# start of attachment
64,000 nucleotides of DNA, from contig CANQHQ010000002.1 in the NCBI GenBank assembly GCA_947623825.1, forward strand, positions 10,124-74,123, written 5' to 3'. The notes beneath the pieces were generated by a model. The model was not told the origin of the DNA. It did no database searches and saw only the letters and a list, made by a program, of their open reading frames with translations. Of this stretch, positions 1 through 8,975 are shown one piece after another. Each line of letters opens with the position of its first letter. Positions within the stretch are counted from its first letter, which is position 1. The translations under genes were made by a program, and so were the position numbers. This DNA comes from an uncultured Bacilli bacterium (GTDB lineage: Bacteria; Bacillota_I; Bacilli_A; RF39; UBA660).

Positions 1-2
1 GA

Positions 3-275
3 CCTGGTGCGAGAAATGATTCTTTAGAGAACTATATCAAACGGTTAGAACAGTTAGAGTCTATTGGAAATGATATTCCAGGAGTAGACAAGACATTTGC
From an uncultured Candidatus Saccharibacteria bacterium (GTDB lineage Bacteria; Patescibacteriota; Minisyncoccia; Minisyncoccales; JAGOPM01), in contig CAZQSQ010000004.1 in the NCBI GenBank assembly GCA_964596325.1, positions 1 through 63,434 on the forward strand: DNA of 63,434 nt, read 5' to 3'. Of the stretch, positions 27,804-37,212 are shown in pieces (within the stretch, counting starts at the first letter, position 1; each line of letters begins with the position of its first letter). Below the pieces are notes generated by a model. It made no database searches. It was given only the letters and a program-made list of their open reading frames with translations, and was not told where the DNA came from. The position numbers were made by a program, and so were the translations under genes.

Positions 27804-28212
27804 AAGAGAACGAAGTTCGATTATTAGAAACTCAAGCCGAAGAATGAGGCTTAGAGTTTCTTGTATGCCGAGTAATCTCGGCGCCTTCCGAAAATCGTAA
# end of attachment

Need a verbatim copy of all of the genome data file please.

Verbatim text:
64,000 nucleotides of DNA, from contig CANQHQ010000002.1 in the NCBI GenBank assembly GCA_947623825.1, forward strand, positions 10,124-74,123, written 5' to 3'. The notes beneath the pieces were generated by a model. The model was not told the origin of the DNA. It did no database searches and saw only the letters and a list, made by a program, of their open reading frames with translations. Of this stretch, positions 1 through 8,975 are shown one piece after another. Each line of letters opens with the position of its first letter. Positions within the stretch are counted from its first letter, which is position 1. The translations under genes were made by a program, and so were the position numbers. This DNA comes from an uncultured Bacilli bacterium (GTDB lineage: Bacteria; Bacillota_I; Bacilli_A; RF39; UBA660).

Positions 1-2
1 GA

Positions 3-275
3 CCTGGTGCGAGAAATGATTCTTTAGAGAACTATATCAAACGGTTAGAACAGTTAGAGTCTATTGGAAATGATATTCCAGGAGTAGACAAGACATTTGC
From an uncultured Candidatus Saccharibacteria bacterium (GTDB lineage Bacteria; Patescibacteriota; Minisyncoccia; Minisyncoccales; JAGOPM01), in contig CAZQSQ010000004.1 in the NCBI GenBank assembly GCA_964596325.1, positions 1 through 63,434 on the forward strand: DNA of 63,434 nt, read 5' to 3'. Of the stretch, positions 27,804-37,212 are shown in pieces (within the stretch, counting starts at the first letter, position 1; each line of letters begins with the position of its first letter). Below the pieces are notes generated by a model. It made no database searches. It was given only the letters and a program-made list of their open reading frames with translations, and was not told where the DNA came from. The position numbers were made by a program, and so were the translations under genes.

Positions 27804-28212
27804 AAGAGAACGAAGTTCGATTATTAGAAACTCAAGCCGAAGAATGAGGCTTAGAGTTTCTTGTATGCCGAGTAATCTCGGCGCCTTCCGAAAATCGTAA